Area for Improvement? Marlins Centerfielder Marcell Ozuna
By Eddie Noy
This time last year, Marcell Ozuna (25) was the surprise final piece of a Marlin outfield cerberus widely regarded as the premier outfield in baseball, along with Christian Yelich (24) and Sir Giancarlo Stanton (26) (though I’d have given the nod to the Pirates by a dreadlock). After a rough start to the 2015 season, and a very… Marlins… series of events, Ozuna found himself in Triple-A, but would finish the year as though he were auditioning for greener center fields elsewhere. I don’t begrudge him the job search, but it is in both the Marlins’ and Ozuna’s interests to bury the Chris Hatcher and commit to each other for at least the upcoming season.
After Ozuna’s rise to prominence in 2013, the Marlins showed faith in the young centerfielder by trading fellow young, centerfielder Jake Marisnick along with legit prospect, third baseman Colin Moran (sigh) to the Astros in return for Jarred Cosart and Kiké Hernández (the latter would then be packaged with Andrew Heaney for Gordon). After a decent enough rookie half-season in 2013, Ozuna continued to break out in 2014 launching 23 home runs and a .455 slugging percentage. Despite his reluctance(?) on the base paths (15 SB attempts in three seasons), Ozuna has a solid defensive reputation manning center field – and the numbers generally support that, though a good chunk of the defensive value-added came A. in 2013 and B. when he was deputizing in right field for an injured Sir Stanton.
Other notable data points from Ozuna’s 1400 PAs include: crushes lefties (a Marlins-wide trend), doesn’t seem to be effected by Marlin’s Park’s unfriendly confines (a Marlins-wide trend), and his peripherals in a disappointing 2015 are extremely close to what he did in a breakout 2014 (a Marlins-wide trend). STEAMER is conservatively optimistic for a bounce back; and most promisingly, Ozuna hit .278/.320/.469 in 172 PAs after the All-Star break (obligatory small sample alert). All that said, his weak on-base skills continue to be a drag on his potential upside even at the best of times (career .311 OBP) – OBP is life, life is OBP ($1, Joe Sheehan).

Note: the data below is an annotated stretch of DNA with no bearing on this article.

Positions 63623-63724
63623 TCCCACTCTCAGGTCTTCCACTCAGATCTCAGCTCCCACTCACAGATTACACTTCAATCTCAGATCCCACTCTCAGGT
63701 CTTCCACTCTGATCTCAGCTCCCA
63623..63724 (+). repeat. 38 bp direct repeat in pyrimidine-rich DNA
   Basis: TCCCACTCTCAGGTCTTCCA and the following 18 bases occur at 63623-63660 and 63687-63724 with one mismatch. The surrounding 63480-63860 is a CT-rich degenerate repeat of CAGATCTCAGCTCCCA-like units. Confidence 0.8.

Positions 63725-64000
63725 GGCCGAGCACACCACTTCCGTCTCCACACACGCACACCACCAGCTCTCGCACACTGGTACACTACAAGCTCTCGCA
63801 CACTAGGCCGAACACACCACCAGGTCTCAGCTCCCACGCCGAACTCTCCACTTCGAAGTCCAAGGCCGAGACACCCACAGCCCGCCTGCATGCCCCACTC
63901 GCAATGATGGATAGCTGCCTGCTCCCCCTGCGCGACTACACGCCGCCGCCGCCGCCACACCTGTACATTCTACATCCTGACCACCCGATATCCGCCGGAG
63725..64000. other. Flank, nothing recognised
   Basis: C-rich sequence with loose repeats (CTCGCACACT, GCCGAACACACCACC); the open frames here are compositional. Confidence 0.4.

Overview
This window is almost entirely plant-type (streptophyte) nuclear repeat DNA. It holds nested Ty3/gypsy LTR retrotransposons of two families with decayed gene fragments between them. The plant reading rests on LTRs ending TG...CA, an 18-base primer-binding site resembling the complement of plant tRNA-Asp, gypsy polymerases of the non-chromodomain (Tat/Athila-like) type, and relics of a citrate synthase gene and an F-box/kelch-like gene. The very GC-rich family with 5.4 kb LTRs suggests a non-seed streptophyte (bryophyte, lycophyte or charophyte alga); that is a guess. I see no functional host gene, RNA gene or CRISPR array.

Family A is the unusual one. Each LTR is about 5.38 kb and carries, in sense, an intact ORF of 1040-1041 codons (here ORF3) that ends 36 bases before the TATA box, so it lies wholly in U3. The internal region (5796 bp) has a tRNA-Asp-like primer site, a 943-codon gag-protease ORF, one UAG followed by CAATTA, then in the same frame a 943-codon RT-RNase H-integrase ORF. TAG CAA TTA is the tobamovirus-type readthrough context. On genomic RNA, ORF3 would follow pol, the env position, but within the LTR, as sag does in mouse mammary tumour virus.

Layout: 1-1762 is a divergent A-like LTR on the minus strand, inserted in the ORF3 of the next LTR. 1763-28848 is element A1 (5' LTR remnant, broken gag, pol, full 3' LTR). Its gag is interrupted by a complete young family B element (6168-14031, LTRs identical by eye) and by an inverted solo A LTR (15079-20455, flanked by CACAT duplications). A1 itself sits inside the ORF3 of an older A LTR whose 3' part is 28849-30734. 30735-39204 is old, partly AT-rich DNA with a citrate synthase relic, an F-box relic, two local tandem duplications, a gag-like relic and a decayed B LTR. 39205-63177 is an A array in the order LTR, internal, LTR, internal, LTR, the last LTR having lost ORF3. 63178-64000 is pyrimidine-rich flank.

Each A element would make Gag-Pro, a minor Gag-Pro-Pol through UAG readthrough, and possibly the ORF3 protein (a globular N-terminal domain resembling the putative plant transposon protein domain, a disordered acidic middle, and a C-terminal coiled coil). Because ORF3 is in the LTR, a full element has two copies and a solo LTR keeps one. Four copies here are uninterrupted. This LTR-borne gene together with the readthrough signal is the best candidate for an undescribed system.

In early-June Ozuna was slashing .249/.301/.337, and was ostensibly sent down to work on his mechanics, though others have suggested ulterior motives, with the result that Ozuna returned disgruntled, mashing, and sans Super 2 status. Prior to the season, Ozuna – a Boras client – dismissed extension overtures by the Marlins’ brain-trust; and the likelihood of an extension now looks more remote than ever. Instead, Ozuna will not be arbitration-eligible until 2017, saving the Marlins (and/or his next employer) millions over the next four years.
Sensing a theme in this blog series – Ozuna is under team control through his age 28 season, and that is more than good enough. Ozuna represents above average offensive and defensive production entering his peak years at a controllable cost – and he naturally slots into the 5th spot in the lineup completing a satisfying handedness sequence after Yelich, Sir Stanton, and Bour (L, R, L, R). Despite being the topic of many a hot stove discussion, trading him now would likely be at 60-cents on the dollar. Replacing his production in free agency is just not possible – absent perhaps a Dexter Fowler signing (nigh unfathomable); and as much as I adore me some Ichiro, that would be an unmitigated disaster (if only because he can’t pitch and play the outfield at the same time). So here’s to hoping Loria and Ozuna break some tostada in 2016 and let bygones be bygones; alternatively that the Mariners, etc. wildly overpay for his services.
To continue this series’s theme, in the Marlins’ world of (unnecessarily) limited resources, upgrading at center field from Ozuna is just not a priority, instead Fish nation should light one more candle to St. Lazaro for Ozuna to carry over his second half surge into 2016. If he bounces back but remains disgruntled then he would fetch quite a bit more on the trade market, an acceptable risk against the low-ish odds of a continued slide after factoring in his age curves. And even if he has a down year, at least it’d depress his 2017 arbitration figure increasing the chance he’s tendered a contract (Marlins fan silver linings?); counterpoint – Henderson Alvarez.